Faith Hillis is a teaching artist, poet, and performance maker from Houston, Texas, and the capacity building manager for Arts Connect Houston. Hillis has worked with various national and global communities and organizations including: Drama for Schools, Voices Against Violence, Creative Action, the Performing Justice Project, and the United States embassy in Sarajevo. She has degrees from Sam Houston State University and the University of Texas at Austin. Her master’s thesis, Emergent Strategy in Applied Theatre with Youth: Traversing Fear and Creating Justice, examines how artist-facilitators can use performance-based work with youth to help their bodies move past fear in order to envision and perform justice. Hillis is passionate about continuously working in and with communities that actively center justice, equity, and love as an embodied practice.
Colleen Hughes is a teaching artist, movement director, and choreographer, as well as a certified intimacy director with the organization Intimacy Directors and Coordinators, where she is also on the staff. Hughes is trained in trauma-informed practices, which are central to her work. She builds her work on a foundation of trust in the humanity of artists and the importance of theatre as a means of connection, communication, and compassion. Her work has been seen in dozens of regional and off-Broadway productions along the east coast, including the Philadelphia Theatre Company, Lantern Theatre Company, Curio Theatre Company, Philadelphia Shakespeare Theatre, Simpatico Theatre Company, Drexel University, and Commonwealth Classic Theatre. Hughes holds a degree in theatre from New York University’s Tisch School of the Arts and has also trained at the Stella Adler Studio. She has taught dance and theatre to students in grades kindergarten through twelve for more than a decade.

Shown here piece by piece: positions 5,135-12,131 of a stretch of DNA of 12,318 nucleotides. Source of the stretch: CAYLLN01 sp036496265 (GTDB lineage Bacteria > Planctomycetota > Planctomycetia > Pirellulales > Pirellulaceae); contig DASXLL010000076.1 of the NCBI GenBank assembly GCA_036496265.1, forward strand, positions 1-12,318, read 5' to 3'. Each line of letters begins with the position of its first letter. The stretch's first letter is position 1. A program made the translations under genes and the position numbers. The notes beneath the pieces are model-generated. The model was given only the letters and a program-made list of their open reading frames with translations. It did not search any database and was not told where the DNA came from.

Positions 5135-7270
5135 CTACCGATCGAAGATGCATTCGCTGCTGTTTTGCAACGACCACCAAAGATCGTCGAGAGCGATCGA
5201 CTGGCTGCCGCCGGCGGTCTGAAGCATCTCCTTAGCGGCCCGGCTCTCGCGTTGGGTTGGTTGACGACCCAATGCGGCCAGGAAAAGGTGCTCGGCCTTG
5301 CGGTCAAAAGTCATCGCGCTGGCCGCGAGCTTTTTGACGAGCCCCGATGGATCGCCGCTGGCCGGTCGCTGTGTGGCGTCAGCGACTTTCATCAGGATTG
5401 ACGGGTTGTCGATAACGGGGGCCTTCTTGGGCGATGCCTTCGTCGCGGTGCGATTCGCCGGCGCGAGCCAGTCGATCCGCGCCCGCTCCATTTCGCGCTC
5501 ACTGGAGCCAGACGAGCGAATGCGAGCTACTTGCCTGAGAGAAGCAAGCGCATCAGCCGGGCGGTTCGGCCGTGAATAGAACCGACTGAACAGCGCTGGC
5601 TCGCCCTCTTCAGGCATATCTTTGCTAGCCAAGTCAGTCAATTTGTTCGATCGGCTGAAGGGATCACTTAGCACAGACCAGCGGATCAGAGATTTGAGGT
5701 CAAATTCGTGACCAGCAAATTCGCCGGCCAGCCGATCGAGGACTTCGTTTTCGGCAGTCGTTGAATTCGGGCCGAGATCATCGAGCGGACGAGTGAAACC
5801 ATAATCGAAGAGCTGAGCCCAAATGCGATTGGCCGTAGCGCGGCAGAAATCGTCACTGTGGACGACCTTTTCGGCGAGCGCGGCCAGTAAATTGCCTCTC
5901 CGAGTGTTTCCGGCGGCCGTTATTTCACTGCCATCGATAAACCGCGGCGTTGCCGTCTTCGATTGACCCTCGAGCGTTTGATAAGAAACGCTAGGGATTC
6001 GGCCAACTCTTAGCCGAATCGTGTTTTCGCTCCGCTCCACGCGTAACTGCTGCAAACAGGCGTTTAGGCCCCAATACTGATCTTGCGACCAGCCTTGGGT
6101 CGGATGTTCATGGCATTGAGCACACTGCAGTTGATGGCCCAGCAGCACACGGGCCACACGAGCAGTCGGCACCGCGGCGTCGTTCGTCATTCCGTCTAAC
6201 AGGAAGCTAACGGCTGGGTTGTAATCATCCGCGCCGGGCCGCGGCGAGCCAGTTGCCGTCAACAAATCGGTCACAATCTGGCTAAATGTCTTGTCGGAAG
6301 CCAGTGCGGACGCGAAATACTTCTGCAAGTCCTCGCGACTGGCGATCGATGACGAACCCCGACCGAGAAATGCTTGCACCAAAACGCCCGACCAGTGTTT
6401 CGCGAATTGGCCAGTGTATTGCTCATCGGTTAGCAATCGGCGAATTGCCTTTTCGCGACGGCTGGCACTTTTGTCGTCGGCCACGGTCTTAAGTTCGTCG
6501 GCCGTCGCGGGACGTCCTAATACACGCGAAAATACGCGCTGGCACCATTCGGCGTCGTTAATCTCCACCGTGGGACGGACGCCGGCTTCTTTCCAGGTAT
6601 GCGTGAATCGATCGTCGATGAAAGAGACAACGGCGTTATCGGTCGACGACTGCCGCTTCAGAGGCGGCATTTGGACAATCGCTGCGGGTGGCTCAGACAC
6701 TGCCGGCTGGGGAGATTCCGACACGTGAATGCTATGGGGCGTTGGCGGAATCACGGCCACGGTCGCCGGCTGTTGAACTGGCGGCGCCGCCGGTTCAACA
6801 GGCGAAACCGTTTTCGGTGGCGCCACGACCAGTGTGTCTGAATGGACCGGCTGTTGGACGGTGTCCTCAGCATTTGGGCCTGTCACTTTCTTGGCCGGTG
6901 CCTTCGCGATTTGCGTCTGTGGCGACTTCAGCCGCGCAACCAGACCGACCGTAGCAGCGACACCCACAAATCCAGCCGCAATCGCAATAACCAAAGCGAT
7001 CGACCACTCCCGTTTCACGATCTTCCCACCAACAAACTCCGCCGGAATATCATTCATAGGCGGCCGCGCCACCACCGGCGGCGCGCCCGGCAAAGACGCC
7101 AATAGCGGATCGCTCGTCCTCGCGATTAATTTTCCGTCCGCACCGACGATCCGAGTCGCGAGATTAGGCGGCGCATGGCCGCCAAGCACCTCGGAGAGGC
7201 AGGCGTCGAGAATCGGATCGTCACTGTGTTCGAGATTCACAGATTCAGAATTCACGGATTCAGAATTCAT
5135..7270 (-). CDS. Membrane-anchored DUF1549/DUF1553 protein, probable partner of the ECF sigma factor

Kendra Kahl is a performer, director, and teaching artist based in Tempe, Arizona. She currently teaches for Childsplay Theatre Company, Desert Foothills Theatre, and Arizona State University. She has previously taught, directed, and performed with the Rose Theater, Lexington Children’s Theatre, IMAGINE!, and the Virginia Samford Theatre. Kahl’s teaching artistry includes conservatory acting training, social justice building with teens, applied theatre workshops in non-theatre work and education settings, and residencies and classroom partnerships in elementary and middle schools. She is also a playwright. Her work has been performed at the Southeastern Theatre Conference, Thought Bubble Theatre Festival, the Rose Theater, and Samford University. Her newest commission, The One Between, will premiere at the 2022 Edinburgh Fringe Festival. Kahl is an active member of the American Alliance for Theatre and Education for which she chairs the New Guard Network.
Luis Lanao III is a Colombian born artist, designer, and innovator. After graduating from Full Sail University with a degree in film and movie production, he worked on feature films in Florida before accepting a job with the Florida Panthers Hockey Club, where he became technical director of the game presentation department. He also created Luna Productions, where he and his wife designed brands, websites, and marketing materials for key players in the South Florida construction industry. Lanao currently lives in Raleigh, North Carolina, where he works as design director for IBM’s global brand and leads the company’s humanitarian initiative, the Be Equal design team. At IBM he has also collaborated with other members of the design, illustration, and video teams to create cross-company language guidance for the visual styling and approach of the entire company. He prides himself on being as multifaceted as a Swiss army knife and a designer for designers.